This is a story of Osprey success! For background you need to know that this Osprey season of 2020-21 has been a very difficult one. For the second year in a row the Osprey nest in Independence at the Riverview Park failed. This is a closely watched nest site because there is a live camera mounted there and it is watched by a wide audience. Last year the male just disappeared, and the female stopped setting on the eggs. This year she had two new suiters, but she eventually seemed to give up on them and abandoned the nest. Another nest site is located at 9th and Patterson in West Salem, also with a live cam, but the extreme triple digit heat in June killed the three juveniles. So this morning, June 12, I was very pleased to find three large juveniles on the nest site in West Salem on Murlark Ave.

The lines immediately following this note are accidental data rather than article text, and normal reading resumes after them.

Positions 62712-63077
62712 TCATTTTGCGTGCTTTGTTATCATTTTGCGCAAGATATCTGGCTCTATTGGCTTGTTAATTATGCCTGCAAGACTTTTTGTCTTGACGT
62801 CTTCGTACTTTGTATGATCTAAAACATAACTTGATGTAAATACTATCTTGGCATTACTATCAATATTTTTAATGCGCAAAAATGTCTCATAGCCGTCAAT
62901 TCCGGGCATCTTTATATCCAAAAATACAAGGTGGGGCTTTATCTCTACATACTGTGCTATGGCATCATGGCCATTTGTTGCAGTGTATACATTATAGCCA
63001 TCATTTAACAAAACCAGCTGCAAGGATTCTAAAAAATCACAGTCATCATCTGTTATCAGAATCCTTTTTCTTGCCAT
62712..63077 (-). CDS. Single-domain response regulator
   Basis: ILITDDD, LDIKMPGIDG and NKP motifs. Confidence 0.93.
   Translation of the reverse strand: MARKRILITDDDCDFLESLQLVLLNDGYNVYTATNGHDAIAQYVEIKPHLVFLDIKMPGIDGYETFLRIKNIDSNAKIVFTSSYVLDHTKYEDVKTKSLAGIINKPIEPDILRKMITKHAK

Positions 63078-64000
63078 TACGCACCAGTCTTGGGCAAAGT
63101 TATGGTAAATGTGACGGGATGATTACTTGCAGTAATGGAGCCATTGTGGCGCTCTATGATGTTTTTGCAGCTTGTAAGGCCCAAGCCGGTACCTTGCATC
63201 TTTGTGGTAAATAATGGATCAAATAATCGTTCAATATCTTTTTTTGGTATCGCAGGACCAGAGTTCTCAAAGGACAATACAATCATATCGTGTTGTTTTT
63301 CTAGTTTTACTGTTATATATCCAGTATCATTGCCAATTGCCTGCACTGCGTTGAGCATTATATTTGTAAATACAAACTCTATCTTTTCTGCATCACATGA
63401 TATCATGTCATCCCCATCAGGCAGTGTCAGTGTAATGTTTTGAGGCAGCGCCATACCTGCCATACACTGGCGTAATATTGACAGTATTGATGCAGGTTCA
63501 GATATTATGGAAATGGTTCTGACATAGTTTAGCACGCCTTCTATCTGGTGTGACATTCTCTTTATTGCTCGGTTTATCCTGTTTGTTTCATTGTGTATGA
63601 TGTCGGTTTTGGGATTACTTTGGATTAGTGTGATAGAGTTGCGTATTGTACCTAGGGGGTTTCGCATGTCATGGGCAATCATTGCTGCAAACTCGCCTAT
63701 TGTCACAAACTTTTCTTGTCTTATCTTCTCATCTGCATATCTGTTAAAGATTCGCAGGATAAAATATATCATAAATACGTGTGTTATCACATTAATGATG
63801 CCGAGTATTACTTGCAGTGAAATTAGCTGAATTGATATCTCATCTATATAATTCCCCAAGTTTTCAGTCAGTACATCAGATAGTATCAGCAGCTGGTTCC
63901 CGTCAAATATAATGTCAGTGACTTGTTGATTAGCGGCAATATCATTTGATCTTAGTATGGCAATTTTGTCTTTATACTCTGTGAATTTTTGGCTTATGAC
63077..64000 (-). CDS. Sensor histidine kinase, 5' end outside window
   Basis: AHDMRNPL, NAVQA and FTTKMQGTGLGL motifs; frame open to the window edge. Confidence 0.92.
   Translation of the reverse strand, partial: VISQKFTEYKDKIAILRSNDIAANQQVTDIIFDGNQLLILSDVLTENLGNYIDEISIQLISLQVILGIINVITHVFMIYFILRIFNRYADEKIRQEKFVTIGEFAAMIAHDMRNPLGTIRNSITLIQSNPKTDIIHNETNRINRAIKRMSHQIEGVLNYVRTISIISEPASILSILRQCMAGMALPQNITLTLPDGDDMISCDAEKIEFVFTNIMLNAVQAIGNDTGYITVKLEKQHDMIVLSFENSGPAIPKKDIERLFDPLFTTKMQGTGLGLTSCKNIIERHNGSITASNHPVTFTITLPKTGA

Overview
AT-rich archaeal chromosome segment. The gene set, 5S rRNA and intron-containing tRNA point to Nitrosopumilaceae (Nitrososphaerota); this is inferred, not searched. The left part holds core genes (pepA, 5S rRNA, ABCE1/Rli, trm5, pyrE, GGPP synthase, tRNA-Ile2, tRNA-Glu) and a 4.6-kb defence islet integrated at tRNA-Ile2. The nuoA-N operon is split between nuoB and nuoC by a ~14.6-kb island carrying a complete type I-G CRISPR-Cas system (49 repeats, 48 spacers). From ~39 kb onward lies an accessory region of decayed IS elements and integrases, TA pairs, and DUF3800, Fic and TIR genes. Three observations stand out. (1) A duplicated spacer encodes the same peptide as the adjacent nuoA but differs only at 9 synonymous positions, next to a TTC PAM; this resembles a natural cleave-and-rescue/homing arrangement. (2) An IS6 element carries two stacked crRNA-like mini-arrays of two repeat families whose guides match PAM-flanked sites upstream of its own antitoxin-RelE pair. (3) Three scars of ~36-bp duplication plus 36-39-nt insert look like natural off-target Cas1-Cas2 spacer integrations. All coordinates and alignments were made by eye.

Three healthy looking juveniles on the Murlark Ave. nest site. Easily identified as juvenile by the white edging on their feathers. The bird in the middle obviously has a full croup, a good indication they are getting fed. This nest site is only about a block away from the river.
While watching the juveniles I noticed a forth bird circle around, which gave chase to a fifth bird, an obvious interloper. She continued to circle the nest, producing clucking noises toward at me. Eventually I figured out that she was not going land at the nest as long as I was pointing a camera around, so I hid out of sight under a tree. Then she came into the nest.
You have to look close at this photo to notice that there are actually two Osprey. They are so close together that they look like one bird. It actually appears that the mother is giving a protective hug to one of the juveniles. Adults are easy to identify by the yellow eyes, where as juveniles have brown eyes. Click on the image for a closer look.